Rabbi Norman J. Cohen is celebrating 50 years in the Rabbinate. Rabbi Cohen serves as Professor Emeritus of Midrash at HUC-JIR New York.

We look forward to celebrating 50- and 51-year rabbis when we come together online at CCAR Convention 2021, March 14-17, 2021. CCAR Convention 2021 will strengthen us spiritually, emotionally, and professionally, bringing us together at a time when we need it more than ever. CCAR rabbis can register here.

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CCAR Convention

Growing A Congregation and Watching It Bloom: Rabbi Mayer Perelmuter on 50 Years in the Rabbinate

Each year at CCAR Convention, we honor members of our organization who were ordained 50 years ago or more. In advance of CCAR Convention 2021, March 14-17, we share a blog from Rabbi Mayer Perelmuter.

Upon reflection, I am so grateful to have been in one congregation over the majority of these years. It enabled me to grow and develop a congregation and to see Temple Isaiah through some difficult financial crises, until it blossomed into the largest and most active Reform congregation in Queens, New York: The Reform Temple of Forest Hills.

Here are some of the accomplishments of which I am most proud:

  • I hired and trained numerous rabbinic interns who are currently religious leaders throughout the country.
  • I instituted a temple covenant with our board of directors and committee leaders, developing a humane, sensitive, way to agree and disagree as we worked together. 
  • I expanded the temple covenant with our lay and professional educational leadership, to be part of the religious school classrooms; this covenant continues to be the opening lesson in our religious school to this day. 
  • Our Mitzvah Day committee started out as a “senior group,” but with my advocacy and encouragement, it became an intergenerational event that included and partnered with the Religious School Parents’ Association. To this day, Mitzvah Day is our most celebrated intergenerational event in the congregation and is known throughout Queens.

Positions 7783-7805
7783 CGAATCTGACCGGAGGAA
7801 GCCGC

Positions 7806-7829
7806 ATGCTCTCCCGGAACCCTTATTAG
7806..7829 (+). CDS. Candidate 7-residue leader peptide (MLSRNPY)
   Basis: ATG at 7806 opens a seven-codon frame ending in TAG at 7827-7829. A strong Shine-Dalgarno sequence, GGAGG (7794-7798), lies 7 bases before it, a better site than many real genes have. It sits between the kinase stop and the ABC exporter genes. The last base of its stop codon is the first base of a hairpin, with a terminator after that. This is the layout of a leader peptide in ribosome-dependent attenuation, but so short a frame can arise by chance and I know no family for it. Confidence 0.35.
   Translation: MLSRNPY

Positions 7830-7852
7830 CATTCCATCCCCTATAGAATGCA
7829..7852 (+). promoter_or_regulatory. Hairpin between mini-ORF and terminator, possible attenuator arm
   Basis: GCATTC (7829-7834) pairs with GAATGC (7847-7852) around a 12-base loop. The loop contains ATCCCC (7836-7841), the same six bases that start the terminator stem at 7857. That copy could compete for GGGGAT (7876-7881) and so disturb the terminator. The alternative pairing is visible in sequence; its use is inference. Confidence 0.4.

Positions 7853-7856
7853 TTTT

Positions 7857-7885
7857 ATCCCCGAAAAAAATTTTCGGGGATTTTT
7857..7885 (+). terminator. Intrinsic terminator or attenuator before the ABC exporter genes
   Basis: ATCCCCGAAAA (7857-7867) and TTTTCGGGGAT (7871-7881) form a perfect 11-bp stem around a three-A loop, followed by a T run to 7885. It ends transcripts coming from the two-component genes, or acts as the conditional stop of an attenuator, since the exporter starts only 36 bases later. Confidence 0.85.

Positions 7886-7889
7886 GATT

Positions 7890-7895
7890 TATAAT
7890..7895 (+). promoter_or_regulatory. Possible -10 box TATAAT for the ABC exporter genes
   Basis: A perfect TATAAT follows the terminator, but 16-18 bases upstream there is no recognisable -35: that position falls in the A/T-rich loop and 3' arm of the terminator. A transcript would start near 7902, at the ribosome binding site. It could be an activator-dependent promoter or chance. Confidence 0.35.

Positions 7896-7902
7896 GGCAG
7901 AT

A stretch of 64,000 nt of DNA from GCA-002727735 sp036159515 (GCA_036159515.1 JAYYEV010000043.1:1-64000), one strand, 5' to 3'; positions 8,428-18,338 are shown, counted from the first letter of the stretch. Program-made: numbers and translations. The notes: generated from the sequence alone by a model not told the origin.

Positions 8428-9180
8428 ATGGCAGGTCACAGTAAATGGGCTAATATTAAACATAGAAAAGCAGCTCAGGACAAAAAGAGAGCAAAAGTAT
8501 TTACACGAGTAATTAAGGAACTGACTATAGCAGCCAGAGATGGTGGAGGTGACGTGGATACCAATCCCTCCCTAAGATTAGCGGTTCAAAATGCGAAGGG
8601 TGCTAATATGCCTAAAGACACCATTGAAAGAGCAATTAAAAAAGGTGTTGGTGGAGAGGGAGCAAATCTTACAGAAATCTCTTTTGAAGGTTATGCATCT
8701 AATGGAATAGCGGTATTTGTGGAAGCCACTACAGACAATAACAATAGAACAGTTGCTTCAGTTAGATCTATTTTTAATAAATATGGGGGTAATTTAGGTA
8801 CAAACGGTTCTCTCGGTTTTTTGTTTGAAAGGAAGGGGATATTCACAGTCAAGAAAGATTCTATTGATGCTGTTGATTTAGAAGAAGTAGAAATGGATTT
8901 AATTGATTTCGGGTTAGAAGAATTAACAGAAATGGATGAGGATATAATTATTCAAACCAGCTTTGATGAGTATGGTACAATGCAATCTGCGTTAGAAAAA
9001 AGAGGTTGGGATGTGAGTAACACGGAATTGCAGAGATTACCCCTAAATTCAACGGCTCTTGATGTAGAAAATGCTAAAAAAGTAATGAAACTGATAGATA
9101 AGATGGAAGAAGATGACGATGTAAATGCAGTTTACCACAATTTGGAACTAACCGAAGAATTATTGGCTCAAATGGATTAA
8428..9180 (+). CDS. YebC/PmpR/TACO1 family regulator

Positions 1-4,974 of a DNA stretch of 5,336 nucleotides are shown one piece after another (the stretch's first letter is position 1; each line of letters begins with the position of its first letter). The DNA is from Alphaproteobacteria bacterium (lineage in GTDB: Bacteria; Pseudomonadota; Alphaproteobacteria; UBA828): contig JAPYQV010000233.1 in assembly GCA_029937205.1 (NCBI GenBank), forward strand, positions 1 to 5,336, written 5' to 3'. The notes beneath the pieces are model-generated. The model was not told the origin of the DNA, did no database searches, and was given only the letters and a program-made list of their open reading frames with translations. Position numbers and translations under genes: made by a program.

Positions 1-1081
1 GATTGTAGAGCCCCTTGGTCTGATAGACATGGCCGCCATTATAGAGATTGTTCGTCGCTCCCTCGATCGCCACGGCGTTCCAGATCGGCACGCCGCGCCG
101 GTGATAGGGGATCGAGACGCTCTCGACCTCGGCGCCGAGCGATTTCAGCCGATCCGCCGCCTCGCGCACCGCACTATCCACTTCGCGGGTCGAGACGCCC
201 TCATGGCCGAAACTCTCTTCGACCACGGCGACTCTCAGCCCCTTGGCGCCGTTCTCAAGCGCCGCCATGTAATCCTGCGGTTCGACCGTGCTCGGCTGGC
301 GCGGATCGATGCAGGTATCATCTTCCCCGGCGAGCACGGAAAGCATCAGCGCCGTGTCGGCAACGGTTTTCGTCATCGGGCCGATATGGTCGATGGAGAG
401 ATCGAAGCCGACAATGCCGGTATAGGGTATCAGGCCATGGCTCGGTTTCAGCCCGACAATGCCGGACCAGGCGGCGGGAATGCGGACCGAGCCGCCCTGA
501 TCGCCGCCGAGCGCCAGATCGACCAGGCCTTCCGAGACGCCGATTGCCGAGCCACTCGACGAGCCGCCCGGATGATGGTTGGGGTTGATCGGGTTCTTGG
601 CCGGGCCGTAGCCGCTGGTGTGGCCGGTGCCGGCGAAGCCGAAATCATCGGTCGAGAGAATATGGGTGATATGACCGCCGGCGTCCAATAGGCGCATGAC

• Prior to the High Holy Days in 1994, Temple Isaiah’s roof was leaking, and the sanctuary was unusable. In partnership with our board, we made the decision to build an ark and move the services to a local college. The lesson that the congregation learned continues to this day: “We celebrate together as a congregational family, not as a building.” This was the rationale that enabled me, in partnership with our board leadership, to convince Temple Isaiah congregants to merge with three other struggling Queens congregations to become the Reform Temple of Forest Hills in 1995.
  • I loved establishing a men’s study group to complement the active women’s groups in our congregation. This weekly men’s study group, which drew diverse ages and very curious intelligent men, was provocative, challenging and exciting for me, and continues to exist today.  
  • I learned so much from my congregational leaders, from my rabbinic interns, cantors, and most important, from my congregants. My involvement, pastorally with them was among the most meaningful aspects of my rabbinate. I treasure the relationships that developed through the numerous life cycle events, sometimes over three generations; the joys and sorrows that I was privileged to share with these people have influenced my life and have enabled me to cope with my own challenges in life as I grow older.  

Rabbi Mayer Perelmuter is celebrating 50 years in the Reform Rabbinate. He is Rabbi Emeritus of The Reform Temple of Forest Hills in New York.

We look forward to celebrating 50- and 51-year rabbis when we come together online at CCAR Convention 2021, March 14-17, 2021. CCAR Convention 2021 will strengthen us spiritually, emotionally, and professionally, bringing us together at a time when we need it more than ever. CCAR rabbis can register here.

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Gratitude & Lifelong Learning: Rabbi Philip Kranz on 50 Years in the Rabbinate

The rabbinate, as realized, was everything that I expected it to be and much more. What appealed to me, initially was the fact that the congregational rabbinate would allow me to serve Judaism through a number of different activities in a variety of different settings. That expectation turned into a reality which I celebrated every day of my active ministry. I championed, more than anything else, the importance of ongoing Jewish education, both for the rabbi and the congregants. I made adult education a hallmark of my rabbinate. I also continued to enrich myself as a student of Judaism, continuing my learning on a daily basis. I came to realize, early on, that my knowledge of Judaism was the most important thing that gave me authenticity as a rabbi.